Here are some additional thoughts on the Greek term makellon.
The precise background and significance of Gk. makellon (1 Cor. 10:25; RSV "meat market") are uncertain. Both J. Schneider (TDNT, IV, 370) and MM (p. 336) noted a possible connection with Heb. mikla, "enclosure"; Bauer (rev., p. 487) and H. Conzelmann (1 Corinthians [Eng. tr., Hermeneia, 1975], p. 176) agreed with Schneider that Gk. makellon is not a loanword from Lat. macellum (contra F. Bruce, 1 and 2 Corinthians [New Century Bible Comm., 1971; repr. 1981], p. 98). At Corinth H. J. Cadbury (JBL, 53 , 134-141) found a fragmentary Latin inscription (1st cent. A.D.) that mentions the macellum. Some evidence suggests that this macellum was a general market-place selling fish, fruit, and bread as well as meat; thus the NAB's "market" is perhaps a more accurate translation of Gk. makellon. This rendering does not change the point that Paul made (1 Cor. 10:25), as Conzelmann noted, "since the principle of freedom is upheld." Under "Market" in "The International Standard Bible Encyclopedia" Geoffrey William Bromiley 1986. In addition, two inscriptions of Antonine date attest—under the general supervision of the agoranomos —a mukhos, which here seems to have the sense of ‘granary’ (App.I, 17); this need not necessarily have been a building of Roman date, but it is tempting to think that it was, since the plentiful evidence for civic organization of the grain supply at Sparta belongs no earlier than the second century (see chapter 11). 8 The same inscriptions mention a Spartan makellon (App.I, 16), a Greek loan-word from Latin signifying a macellum or alimentary market. This typically Roman amenity, which by the second century had acquired a characteristic architectural form, based on an open court framed by shop-units, is encountered elsewhere in Achaia from the reign of Augustus onwards. That Sparta’s makellon was some-what older is implied by the attempt of the Roman antiquary Varro,writing in the mid-first century BC, to link the etymology of the Latin macellum with the usage of the Spartans, who in his day—so he claimed— ‘still’ employed the word makellon in the particular sense of a vegetable-market ( Ling.Lat.v. 146–7). This etymology is probably a fantasy, owing much to the larger tendency in Greek and Roman scholarship of the Late Republic to laconize the origins of Roman customs; as de Ruyt saw, the linguistic influence is more likely to have gone in the reverse direction. Varro’s story, however, does suggest that the word makellon was already applied by the mid-first century BC to an alimentary market at Sparta, although its relationship to the Antonine makellon is not entirely clear. Hellenistic and Roman Sparta A tale of two cities Second edition Paul Cartledge and Antony Spawforth, Chapter six Sparta from Achaea to Rome (188–146 BC)) http://www.scribd.com/doc/62217245/2/Chapter-six-Sparta-from-Achaea-to-Rome-188%E2%80%93146-BC
As we descended down the hill from the Palatine hill there were a row of what appeared to be shops against the hill. Some have suggested this was the old fish market. Later, more formal shopping areas called macella were established. There are only three macella buildings attested for Rome in the classical literary sources. The first, and best documented, was built by Marcus Fulvius Nobilior when he was Censor in 179 BC. Livy7 records that he contracted to build a Fish Market (Forum Piscatorium) “with shops around it which he sold for private use”. Fulvius also constructed a basilica This later came to be known as the Basilica Aemilia, the name by which it is called even today. The Macellum is thought to have been to the north of the basilica. Varro, in quite a rambling and odd section of On the Latin Language,3 says that the ‘old’ macellum had been the Vegetable Market, the Forum Holitorium. Plautus,supported by Livy5, however, has the macellum situated in the northeast part of the forum. Livy uses macellum and forum piscatorium interchangeably, as does Plautus, indicating that they were one and the same, but giving an indication of what was sold there. Some of the stalls look deep enough that thew owners may have lived there. Various named “forums have been identified: The Forum Boarium, dedicated to the commerce of cattle, between the Palatine Hill and the river Tiber, The Forum Holitorium, dedicated to the commerce of herbs and vegetables, between the Capitoline Hill and the Servian walls, The Forum Piscarium, dedicated to the commerce of fish, between the Capitoline hill and the Tiber, in the area of the current Roman Ghetto, The Forum Suarium, dedicated to the commerce of pork, near the barracks of the cohortes urbanae in the northern part of the campus Martius, The Forum Vinarium, dedicated to the commerce of wine, in the area now of the "quartiere" Testaccio, between Aventine Hill and the Tiber. Other markets were known but remain unidentifiable due to a lack of precise information on the function of the sites. Among these, the Forum cuppedinis, was known as a general market for many goods. Travel to Eat - The Roman Forum. http://www.traveltoeat.net/page40.html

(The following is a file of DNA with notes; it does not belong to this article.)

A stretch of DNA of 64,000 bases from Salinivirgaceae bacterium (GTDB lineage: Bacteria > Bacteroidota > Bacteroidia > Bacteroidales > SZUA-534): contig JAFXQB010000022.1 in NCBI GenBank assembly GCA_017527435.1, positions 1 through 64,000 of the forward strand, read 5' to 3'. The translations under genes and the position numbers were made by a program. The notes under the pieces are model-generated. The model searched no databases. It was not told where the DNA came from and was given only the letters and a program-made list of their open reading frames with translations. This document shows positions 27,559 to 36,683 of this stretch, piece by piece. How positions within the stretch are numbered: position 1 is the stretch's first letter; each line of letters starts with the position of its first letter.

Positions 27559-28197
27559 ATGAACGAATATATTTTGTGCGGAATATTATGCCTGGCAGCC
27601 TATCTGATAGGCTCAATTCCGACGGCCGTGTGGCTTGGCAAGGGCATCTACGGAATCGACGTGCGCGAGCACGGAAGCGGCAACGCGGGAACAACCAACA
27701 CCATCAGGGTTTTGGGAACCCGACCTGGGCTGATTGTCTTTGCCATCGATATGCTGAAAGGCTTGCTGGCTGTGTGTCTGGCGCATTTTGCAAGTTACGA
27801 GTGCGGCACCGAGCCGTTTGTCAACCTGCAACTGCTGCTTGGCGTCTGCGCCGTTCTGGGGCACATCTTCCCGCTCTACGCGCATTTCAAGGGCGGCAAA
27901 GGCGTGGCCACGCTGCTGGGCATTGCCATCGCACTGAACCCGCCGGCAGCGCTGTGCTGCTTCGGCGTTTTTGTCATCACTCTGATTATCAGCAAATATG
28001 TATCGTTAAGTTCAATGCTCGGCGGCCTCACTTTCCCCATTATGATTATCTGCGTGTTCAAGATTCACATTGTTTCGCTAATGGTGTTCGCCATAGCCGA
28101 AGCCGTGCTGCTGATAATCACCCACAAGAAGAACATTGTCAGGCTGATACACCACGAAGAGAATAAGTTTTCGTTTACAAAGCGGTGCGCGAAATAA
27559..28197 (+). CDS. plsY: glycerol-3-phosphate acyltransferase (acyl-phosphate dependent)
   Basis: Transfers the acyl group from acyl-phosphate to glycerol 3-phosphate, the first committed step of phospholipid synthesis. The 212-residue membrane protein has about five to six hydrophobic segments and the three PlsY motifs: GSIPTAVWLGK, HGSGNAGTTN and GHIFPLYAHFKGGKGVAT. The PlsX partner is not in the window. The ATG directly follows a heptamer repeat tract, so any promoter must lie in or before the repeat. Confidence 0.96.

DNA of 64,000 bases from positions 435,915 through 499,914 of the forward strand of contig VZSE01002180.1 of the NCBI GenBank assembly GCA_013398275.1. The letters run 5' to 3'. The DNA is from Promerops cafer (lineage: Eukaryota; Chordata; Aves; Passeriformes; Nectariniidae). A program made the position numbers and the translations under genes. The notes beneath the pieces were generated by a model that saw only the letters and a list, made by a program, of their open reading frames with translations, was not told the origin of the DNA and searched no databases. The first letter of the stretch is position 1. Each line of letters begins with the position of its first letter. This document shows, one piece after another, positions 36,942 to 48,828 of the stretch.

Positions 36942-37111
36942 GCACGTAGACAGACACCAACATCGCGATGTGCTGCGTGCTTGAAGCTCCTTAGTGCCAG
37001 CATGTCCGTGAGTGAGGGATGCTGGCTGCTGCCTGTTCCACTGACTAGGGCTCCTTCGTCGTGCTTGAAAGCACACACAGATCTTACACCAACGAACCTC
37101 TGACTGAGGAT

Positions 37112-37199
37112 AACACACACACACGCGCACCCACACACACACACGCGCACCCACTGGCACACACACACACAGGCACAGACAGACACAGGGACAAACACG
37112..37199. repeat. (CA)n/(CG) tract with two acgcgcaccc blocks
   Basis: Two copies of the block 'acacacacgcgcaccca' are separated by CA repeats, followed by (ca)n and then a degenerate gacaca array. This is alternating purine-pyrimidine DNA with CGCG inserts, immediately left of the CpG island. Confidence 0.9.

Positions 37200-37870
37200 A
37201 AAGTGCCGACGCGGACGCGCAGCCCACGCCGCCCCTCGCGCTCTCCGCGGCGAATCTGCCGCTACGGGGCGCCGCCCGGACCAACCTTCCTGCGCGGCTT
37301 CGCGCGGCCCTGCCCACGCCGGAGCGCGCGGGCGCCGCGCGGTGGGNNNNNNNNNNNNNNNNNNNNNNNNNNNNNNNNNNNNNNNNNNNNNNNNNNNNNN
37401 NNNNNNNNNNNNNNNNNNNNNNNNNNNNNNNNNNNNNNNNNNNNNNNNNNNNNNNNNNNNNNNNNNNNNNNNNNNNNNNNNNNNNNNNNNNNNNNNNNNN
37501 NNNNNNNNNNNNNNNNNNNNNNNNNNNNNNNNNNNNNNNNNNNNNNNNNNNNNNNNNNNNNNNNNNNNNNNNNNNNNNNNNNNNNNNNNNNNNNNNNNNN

Excavation works have brought to light significant archaeological finds
of the Roman Empire: the macellum which is an ancient Roman indoor market
building that sold mostly provisions (especially fruits and vegetables),
remains of buildings such as bath Houses, a paleochristian Basilica of the
age of Emperor Justinian the Great and at last a necropolis that hosts
several monuments and funerary enclosures.
Castelli D'irpinia - Irpinia Castles - SCHLöSSER VON IRPINIEN http://www.castellidirpinia.com/mirabella_en.html